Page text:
Ah, fleeting love! That is what the “Smith scribe” knows a lot (Calcarius pictus), a singing bird of North America. It is very similar to a goldfinch, and usually reproduces in Arctic lands. It is also a Casanova of the air, because it is the bird with the most active sex life in the world. It is clear that he is not bored.
In birds, mating strategies are mostly simple. The most common is monogamy. It is practiced by approximately 92% of the species. A female and a male share the responsibilities of building nests, hatching and feeding offspring.
The second most common breeding strategy, chosen by 8% of these animals, is promiscuous polygyny. A male mates with multiple females without forming a partner. It does not contribute at all to the construction of the nest. Surely some human behavior comes to mind. In these cases, males disregard the care of the offspring.
The third type of mating, polyandria, is practiced by 0.4% of birds. In this modality the traditional sexual roles are reversed. Females mate with multiple males throughout a breeding season. They let them incubate the eggs and take care of the young. This modality is frequent in coastal birds.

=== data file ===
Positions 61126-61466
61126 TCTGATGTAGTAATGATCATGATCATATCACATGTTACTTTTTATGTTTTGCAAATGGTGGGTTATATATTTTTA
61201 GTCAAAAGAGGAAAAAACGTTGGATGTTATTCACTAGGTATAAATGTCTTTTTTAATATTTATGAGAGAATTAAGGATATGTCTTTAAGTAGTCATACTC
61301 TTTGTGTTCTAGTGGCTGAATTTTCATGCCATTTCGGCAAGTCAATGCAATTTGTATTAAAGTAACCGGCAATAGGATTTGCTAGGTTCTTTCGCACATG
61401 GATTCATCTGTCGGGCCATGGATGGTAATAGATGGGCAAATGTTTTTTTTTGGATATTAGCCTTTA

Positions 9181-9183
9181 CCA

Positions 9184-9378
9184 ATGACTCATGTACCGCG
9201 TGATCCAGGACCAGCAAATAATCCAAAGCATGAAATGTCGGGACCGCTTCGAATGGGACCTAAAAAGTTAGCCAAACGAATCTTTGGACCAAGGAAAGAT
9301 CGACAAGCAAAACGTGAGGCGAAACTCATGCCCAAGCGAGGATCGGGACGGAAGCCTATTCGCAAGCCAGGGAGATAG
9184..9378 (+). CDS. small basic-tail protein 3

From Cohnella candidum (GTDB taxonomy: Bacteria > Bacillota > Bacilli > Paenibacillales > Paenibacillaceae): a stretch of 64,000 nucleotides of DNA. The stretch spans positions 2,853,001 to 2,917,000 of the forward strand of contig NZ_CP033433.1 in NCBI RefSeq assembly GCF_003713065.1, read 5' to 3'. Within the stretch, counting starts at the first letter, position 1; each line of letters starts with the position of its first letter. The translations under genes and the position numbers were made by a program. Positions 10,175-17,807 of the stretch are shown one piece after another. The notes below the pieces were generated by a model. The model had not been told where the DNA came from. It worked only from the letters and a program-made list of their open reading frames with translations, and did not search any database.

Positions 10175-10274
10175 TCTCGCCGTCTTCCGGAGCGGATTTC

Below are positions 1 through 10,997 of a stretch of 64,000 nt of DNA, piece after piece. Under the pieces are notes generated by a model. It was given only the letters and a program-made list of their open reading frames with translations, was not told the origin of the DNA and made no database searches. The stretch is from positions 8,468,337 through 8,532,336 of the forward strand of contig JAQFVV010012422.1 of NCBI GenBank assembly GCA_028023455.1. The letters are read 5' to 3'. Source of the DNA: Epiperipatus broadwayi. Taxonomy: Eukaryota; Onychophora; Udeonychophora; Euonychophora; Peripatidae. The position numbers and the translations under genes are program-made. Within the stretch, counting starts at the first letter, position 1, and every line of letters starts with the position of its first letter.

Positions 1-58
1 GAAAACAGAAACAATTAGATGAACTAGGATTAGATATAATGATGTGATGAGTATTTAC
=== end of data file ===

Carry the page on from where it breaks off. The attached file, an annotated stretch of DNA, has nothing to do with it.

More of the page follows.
The last and rarest mating strategy is polyginandria. It occurs in less than 0.1% of all bird species. Females mate with two or three males, while males generally run vice versa. The female lays several eggs from different parents. Males form a cooperative nursery. They take care of all the chicks, whether they are yours or not.
The polyamor of the scribe
The champion of the polygynous strategy is the scribe of Smith. They have one of the strangest social breeding systems known among birds. Each of the scribes mates and copulates with two or three males to leave a single setting. For their part, males are not far behind. They mate with all the females that are shot. Free love at its best.
The males spend the day closely following the females with whom they copulate as many times as they can. They hope to dilute or displace sperm from other males. However, in each laying the eggs are always multiparental.
Well, and how much can the bird do that around with the most active sex life in the world? In a week of early spring, an average scribe will have copulated more than 350 times. As we said before: it is clear that they do not get bored.